Spring Training for Pests
Out with the Old and in with the New
Trading Pest-Attracting Habits for Pest Prevention Success
By Patrick T. Copps, MS, BCE
Technical Services Manager, Orkin, LLC
The emergence of spring typically means increased business for restaurants with more patrons enjoying dinner outings and customers breaking in patio dining. But spring is also known for another busy time – pest season. Restaurateurs might want to consider paying close attention to pest control and what they can do to prepare for increased pest pressure.
In the sensitive environment of foodservice, it’s essential to have a knowledgeable pest management professional on your side, but there are other factors than can contribute to pest control. Employees can be a huge asset to pest prevention, but they can also – unknowingly – damage your business. Starting from the moment they walk in the door, your staff should serve as a strong partner in pest management. They are the eyes and ears of your restaurant and can look out for more than just tips. Monitoring for pests and conditions that lead to infestations is one requirement that should be in your employees’ job description.
Ask your pest management provider to help get everyone on board with your program. Introduce employees to Integrated Pest Management (IPM) and how it works. IPM is a proactive approach to pest control that focuses on prevention versus remediation. By implementing environmentally friendly and proactive measures to reduce pest pressure, such as sanitation and facility maintenance, you can reduce the amount of chemical applications needed to control pest populations. Your pest management professional can further explain each employee’s role in preventing pests, from asking your cooks to maintain a clean and uncluttered kitchen to having waiters regularly take out the trash.
Take a look at the following ways your staff can prevent, rather than promote, pest activity in your restaurant:
Explore Employee Entrances
When your staff arrives for their shift, ask employees to stay away from an open-door policy. Pests, such as cockroaches and flies, can slip through entrances just as easily as employees; so make sure to keep doors closed, especially during breaks or when taking trash to the dumpster. If back entrances frequently remain open for shipments, consider installing a screen door as a protective barrier. Inspect all door sweeps and replace any that are old and weathered to close gaps that might allow pest entry.
Lock-up Locker Areas
If your restaurant provides employee lockers or an area for staff to store personal items, request that those areas remain free of food and drink. Snacks and leftovers provide the perfect meal for pests – not to mention lockers, which offer a dark, warm area where pests can thrive without disturbance. Even odors can attract insects and rodents, so arrange frequent clean outs of employee areas.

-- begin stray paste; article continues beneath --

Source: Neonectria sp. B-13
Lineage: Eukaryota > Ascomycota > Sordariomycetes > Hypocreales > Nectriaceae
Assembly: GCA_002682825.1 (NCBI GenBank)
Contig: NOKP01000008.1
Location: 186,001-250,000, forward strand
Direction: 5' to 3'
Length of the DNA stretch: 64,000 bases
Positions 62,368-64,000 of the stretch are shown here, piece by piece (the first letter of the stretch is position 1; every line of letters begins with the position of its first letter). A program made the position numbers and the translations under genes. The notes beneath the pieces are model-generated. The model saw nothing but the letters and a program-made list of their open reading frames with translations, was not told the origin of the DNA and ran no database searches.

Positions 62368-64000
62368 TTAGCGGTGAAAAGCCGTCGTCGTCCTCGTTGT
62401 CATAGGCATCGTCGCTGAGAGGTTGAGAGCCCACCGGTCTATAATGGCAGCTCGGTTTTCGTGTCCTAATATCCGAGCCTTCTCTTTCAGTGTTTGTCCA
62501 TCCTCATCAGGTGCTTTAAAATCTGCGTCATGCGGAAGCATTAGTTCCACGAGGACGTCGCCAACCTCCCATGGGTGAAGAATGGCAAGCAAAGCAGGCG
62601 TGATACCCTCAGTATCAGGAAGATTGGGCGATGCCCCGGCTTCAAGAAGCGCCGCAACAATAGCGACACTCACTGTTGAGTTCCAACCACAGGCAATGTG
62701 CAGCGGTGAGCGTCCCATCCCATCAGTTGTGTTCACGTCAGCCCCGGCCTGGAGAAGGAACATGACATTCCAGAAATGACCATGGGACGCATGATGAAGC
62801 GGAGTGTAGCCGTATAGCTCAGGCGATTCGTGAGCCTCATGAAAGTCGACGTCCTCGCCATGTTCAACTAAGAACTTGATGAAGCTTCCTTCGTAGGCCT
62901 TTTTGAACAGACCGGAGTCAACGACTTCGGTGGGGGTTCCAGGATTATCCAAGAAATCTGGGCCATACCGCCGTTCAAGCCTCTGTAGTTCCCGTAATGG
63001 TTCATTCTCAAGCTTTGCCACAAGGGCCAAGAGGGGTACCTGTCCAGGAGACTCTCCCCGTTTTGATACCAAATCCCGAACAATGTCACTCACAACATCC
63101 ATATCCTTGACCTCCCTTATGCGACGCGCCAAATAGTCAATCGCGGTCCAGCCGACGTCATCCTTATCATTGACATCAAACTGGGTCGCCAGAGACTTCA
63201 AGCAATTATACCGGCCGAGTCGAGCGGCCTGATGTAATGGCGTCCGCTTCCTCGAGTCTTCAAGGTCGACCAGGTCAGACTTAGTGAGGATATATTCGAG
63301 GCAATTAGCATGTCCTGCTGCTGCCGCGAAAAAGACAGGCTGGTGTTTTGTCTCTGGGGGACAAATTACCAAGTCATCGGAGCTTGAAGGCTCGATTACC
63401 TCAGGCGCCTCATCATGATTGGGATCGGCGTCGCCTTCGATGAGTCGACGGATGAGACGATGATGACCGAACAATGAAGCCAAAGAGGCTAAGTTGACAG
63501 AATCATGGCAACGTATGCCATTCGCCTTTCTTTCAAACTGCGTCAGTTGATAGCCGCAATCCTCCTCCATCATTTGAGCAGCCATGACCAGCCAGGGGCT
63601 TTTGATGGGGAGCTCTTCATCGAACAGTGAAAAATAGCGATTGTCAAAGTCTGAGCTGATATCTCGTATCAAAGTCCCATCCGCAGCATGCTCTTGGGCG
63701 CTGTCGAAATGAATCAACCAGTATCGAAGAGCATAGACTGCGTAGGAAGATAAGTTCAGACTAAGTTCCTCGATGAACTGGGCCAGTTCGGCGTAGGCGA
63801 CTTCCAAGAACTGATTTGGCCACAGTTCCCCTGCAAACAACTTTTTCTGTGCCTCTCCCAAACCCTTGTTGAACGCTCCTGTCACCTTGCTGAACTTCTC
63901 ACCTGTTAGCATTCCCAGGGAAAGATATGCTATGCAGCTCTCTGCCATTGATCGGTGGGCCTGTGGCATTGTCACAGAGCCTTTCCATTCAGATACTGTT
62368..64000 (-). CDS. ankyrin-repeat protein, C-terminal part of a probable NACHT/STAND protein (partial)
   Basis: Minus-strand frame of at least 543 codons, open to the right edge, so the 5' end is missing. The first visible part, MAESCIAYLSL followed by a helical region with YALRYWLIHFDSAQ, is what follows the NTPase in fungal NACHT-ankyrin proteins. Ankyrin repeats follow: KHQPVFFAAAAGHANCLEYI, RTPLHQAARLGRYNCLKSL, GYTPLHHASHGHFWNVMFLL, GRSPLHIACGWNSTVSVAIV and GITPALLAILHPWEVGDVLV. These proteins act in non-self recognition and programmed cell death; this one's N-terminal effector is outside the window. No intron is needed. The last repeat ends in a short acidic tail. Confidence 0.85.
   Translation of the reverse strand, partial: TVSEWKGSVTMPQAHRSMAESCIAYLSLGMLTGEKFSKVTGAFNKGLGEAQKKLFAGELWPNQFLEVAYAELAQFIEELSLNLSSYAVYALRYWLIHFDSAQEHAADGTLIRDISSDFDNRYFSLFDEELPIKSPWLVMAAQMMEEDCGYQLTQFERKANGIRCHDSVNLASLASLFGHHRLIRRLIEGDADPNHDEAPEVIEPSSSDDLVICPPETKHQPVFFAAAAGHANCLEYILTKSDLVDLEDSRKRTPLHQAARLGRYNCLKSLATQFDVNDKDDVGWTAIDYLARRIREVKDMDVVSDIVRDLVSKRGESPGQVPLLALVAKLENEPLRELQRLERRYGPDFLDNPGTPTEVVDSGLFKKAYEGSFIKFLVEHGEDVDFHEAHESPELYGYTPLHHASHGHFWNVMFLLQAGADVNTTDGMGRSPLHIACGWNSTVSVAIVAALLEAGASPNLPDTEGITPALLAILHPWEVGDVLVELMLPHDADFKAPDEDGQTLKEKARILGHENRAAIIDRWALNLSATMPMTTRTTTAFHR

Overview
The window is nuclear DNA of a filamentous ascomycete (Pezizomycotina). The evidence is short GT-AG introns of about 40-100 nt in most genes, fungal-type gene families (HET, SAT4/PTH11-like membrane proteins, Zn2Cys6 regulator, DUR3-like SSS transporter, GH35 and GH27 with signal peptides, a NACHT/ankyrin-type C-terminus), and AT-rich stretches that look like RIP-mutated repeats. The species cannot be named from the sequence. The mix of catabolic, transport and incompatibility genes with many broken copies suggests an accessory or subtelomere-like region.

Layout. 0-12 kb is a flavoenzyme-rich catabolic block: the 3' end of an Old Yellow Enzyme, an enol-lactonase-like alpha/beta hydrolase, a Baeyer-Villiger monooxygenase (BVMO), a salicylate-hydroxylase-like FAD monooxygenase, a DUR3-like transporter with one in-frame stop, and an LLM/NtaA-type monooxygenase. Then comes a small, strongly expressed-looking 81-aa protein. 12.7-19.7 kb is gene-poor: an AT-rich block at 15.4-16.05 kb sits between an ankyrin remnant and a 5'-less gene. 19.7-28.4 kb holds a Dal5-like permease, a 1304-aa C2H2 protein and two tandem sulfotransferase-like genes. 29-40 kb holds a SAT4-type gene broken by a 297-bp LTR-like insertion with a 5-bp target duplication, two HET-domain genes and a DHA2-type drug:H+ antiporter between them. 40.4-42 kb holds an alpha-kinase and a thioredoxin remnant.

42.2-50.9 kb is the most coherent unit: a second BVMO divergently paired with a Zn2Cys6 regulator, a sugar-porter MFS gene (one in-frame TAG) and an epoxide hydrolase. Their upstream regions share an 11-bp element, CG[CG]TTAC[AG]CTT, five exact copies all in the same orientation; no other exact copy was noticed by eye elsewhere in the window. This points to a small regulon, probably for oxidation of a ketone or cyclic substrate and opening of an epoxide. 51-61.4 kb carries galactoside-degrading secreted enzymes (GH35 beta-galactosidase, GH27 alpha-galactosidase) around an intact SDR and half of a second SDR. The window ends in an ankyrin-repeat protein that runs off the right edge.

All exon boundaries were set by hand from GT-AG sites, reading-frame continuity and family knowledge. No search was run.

Accept Only Pest-Free Shipments
If you’re not available to greet vendors, your employees should be aware of the right pest prevention procedures before accepting goods. Infestations not only start when a pest seeks out your restaurant in search of food, water and shelter, your shipments can also deliver pests right to your doorstep. Inspect all incoming shipments for signs of pests, including gnaw marks or damaged product. Remove all shipments from their cardboard packaging – a cockroach favorite – and keep any dry goods in tightly-sealed plastic bins or containers. Also, store supplies on stainless steel, open-backed shelving, a minimum of six inches off the floor and 18 inches from walls. This will remove any pest hiding spots. To keep products fresh, ask employees to practice first in, first out (FIFO) stocking, so older products are placed toward the front and used first.
Keep up the Cleaning
Once you open for business, customer traffic, food-filled tables and trash accumulation begin to pile up. Instruct your staff to stay on top of cleaning to help reduce pest attractants. Clear plates in a timely fashion and thoroughly wipe down tables and chairs between customers. Sweep and mop throughout the day to remove crumbs and debris. Remove garbage regularly – especially if it contains food waste – by placing sealed plastic trash bags in dumpsters located as far from your building as possible to keep pests at a distance. In addition to cleaning, ask employees to monitor for signs of pests and conditions that attract pests. Leaking soda fountains, for example, can provide pests with the sustenance they need to survive in your restaurant, so quickly fix any appliances in need of repair.
Closing up Shop
At the end of the day, regroup with your staff. Did you take the time to incorporate pest prevention into your daily routine? Be sure that your staff is “pest educated” and encouraged to immediately report any sightings like droppings or insects. It might take some practice, but after a few days your staff will be operating in pest prevention mode. Plus, staying proactive about pests means fewer chemical treatments, which means a healthier environment for employees and customers. You can continue to keep pest management on the forefront by discussing tips for pest prevention in staff meetings or including pest control reminders on staff bulletin boards. Choosing a preventive path and getting employees involved is just what you need to create a successful pest management program this spring.
Patrick Copps is Technical Services Manager for Orkin’s Pacific Division. A Board Certified Entomologist in urban and industrial entomology, Mr. Copps has more than 35 years experience in the industry. For more information, email Mr. Copps at firstname.lastname@example.org or visit www.orkincommercial.com.